Rare Books Collection
The rare book collection includes printed books from the 15th
through the 20th centuries. The collection also houses maps, broadsides,
pamphlets, newspapers, and many other printed formats. These collections of
about 375,000 items are concentrated in the field of British and American
culture with many topics and periods covered in extraordinary depth.
On Permanent Display
Johann Gutenberg’s Bible was the first substantial book printed with movable type in the West. Printed about 1450-55 in Mainz, Germany, the Bible is in Latin, in the standard medieval Catholic version known as the Vulgate. Only the text, in type called black letter, or gothic, was printed with movable type. The Huntington copy is one of eleven surviving copies printed on vellum, and one of three such copies in the United States. An additional thirty-six copies printed on paper also survive.
The Huntington has the second-largest collection of incunabula in the United States, after the Library of Congress. The term designates books printed before 1501 during the infancy, or “in the cradle,” of the new technology of the printing press.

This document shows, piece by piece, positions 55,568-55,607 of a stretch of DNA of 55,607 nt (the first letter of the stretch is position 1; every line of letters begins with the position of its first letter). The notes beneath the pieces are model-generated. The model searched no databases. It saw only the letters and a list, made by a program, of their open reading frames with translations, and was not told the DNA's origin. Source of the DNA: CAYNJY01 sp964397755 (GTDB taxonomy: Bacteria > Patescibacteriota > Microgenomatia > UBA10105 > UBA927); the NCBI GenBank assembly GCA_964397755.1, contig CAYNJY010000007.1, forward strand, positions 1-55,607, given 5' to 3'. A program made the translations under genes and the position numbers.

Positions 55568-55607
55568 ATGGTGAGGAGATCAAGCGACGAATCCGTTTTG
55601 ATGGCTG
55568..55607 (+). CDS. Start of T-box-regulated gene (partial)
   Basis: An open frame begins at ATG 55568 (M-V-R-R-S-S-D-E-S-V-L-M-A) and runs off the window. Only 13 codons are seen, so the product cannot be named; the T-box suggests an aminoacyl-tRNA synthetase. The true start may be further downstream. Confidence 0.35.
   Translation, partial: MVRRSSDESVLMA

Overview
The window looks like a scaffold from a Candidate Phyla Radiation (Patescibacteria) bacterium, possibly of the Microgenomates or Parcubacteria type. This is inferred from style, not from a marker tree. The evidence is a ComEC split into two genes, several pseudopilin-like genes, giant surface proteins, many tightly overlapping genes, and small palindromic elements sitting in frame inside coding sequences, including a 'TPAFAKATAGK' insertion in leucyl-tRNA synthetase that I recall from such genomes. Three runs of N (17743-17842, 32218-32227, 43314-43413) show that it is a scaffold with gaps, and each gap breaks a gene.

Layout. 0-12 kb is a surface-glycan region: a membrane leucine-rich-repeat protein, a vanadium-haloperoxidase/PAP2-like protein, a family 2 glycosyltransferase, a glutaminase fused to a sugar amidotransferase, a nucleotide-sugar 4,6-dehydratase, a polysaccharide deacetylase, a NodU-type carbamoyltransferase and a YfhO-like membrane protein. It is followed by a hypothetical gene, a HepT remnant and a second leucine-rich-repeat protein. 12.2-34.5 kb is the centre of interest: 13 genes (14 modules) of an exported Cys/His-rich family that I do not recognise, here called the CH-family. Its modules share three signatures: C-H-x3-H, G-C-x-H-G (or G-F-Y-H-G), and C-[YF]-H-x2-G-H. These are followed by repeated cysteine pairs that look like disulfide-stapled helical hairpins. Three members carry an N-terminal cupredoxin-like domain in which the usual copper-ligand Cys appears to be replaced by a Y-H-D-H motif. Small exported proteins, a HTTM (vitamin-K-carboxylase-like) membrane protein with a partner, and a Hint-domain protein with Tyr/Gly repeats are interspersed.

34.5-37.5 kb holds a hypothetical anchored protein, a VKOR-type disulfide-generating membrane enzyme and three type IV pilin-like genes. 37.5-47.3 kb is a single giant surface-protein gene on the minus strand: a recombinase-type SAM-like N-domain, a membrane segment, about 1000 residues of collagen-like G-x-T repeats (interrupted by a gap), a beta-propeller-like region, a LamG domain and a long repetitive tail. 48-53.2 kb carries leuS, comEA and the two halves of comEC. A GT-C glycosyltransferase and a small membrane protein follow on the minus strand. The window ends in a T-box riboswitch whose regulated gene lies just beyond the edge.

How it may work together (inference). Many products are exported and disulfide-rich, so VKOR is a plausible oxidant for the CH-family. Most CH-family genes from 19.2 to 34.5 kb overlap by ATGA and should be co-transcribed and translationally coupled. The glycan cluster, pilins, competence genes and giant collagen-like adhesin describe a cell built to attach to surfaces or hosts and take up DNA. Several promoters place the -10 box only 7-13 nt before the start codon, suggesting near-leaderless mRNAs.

One of the Library’s most prized works is this first folio edition of William Shakespeare’s collected plays, published in 1623, seven years after his death. The First Folio contains thirty-six plays, eighteen of them printed for the first time. This “authorized version,” prepared by his friends and colleagues from “true originall copies,” is the prime source of our knowledge of Shakespeare’s texts. An artist with remarkable intellect, perceptiveness, and poetic power, Shakespeare applied his keen mind and genius to portray the conflicts and emotions of human beings.
Access to the Collection
A small portion of the collection is on view to the public in the Library Exhibition Hall, with access also available through the Library Online Catalog. For registered Huntington researchers, or "readers," the collection is accessible via the Author/Title Card Catalog, special card
catalogs and separately created databases at the Huntington, and published
subject and period bibliographies. A
major portion of the English and American imprints before 1801 appear in the English Short Title Catalogue; the American newspaper collection is searchable
through the California